Figure 8 and Circle Homeo?

May 8, 2010

I’m guilty of continuously mixing up homeomorphisms and homotopy equivalences.  It’s terrible, really.

So, in honor of this, let’s show that the circle and the figure 8 both viewed as subsets of {\mathbb R}^2 are not homeomorphic.  This is the same sort of deal as the plane verses line example in my last post, and there’s a really common trick when considering homeomorphisms: take out a point.

So, let’s take out a point of the circle and a point of the figure 8.  There’s actually a few cases to consider, since the figure 8 has two “kinds” of points on it.  But when we take a point out of a circle, what do we get?  We get a connected open line segment — or, at least, we get something homeomorphic to an open line segment.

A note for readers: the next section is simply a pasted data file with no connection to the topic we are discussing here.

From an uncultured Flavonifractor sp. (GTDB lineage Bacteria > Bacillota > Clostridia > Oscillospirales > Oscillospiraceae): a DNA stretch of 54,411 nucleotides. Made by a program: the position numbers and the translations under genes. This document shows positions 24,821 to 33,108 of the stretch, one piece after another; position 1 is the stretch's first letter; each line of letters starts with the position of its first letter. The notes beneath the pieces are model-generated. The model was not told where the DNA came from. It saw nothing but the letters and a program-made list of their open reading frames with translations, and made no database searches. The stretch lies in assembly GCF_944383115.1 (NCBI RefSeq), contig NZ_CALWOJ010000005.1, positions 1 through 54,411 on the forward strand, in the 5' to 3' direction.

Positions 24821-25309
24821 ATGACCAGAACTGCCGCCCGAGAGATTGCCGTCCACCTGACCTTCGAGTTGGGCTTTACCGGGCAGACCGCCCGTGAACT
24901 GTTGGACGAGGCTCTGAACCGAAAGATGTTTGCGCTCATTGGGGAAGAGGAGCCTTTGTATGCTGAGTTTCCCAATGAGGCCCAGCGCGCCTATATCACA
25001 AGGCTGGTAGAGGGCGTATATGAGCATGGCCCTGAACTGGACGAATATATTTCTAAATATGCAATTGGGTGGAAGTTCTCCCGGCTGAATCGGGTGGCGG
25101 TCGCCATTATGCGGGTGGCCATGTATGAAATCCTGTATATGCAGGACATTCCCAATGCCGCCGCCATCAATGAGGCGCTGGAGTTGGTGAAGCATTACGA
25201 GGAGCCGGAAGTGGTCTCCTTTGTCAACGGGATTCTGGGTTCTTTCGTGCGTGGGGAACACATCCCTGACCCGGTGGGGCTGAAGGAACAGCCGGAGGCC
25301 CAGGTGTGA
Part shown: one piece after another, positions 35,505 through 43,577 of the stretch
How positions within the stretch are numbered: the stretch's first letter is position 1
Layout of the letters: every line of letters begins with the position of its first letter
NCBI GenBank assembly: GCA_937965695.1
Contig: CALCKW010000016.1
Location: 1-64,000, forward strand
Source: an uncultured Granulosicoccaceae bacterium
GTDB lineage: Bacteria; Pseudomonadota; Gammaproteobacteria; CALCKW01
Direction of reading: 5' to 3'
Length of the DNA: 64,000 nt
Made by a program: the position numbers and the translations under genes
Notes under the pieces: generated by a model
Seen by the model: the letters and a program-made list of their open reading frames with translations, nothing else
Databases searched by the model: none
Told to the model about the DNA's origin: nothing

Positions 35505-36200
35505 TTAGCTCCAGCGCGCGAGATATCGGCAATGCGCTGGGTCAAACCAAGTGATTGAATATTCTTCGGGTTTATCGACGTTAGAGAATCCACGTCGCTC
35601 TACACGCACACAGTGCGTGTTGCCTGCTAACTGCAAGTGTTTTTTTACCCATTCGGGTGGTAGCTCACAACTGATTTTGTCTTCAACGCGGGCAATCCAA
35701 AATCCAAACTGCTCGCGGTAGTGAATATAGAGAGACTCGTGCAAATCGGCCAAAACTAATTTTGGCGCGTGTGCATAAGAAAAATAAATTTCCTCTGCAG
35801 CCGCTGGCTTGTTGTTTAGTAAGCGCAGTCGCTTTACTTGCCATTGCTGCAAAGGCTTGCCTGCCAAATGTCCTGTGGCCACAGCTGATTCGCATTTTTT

Say we take out the “center point” of the figure 8.  What do we get?  We get two “cut” circles which are not attached to each other, and these are homeomorphic to two disjoint open line segments.  Since \pi_0 (the number of components) differs in these, they must not be homeomorphic (see the end of the last post if you don’t understand why).

But what if we take out a point that’s not a center point of the figure 8?  We get a circle with horns — something that kind of looks like the Taurus astrology sign.  So, we’ve reduced this to proving that the circle and the line are not homeomorphic.  This is an exercise for the reader.

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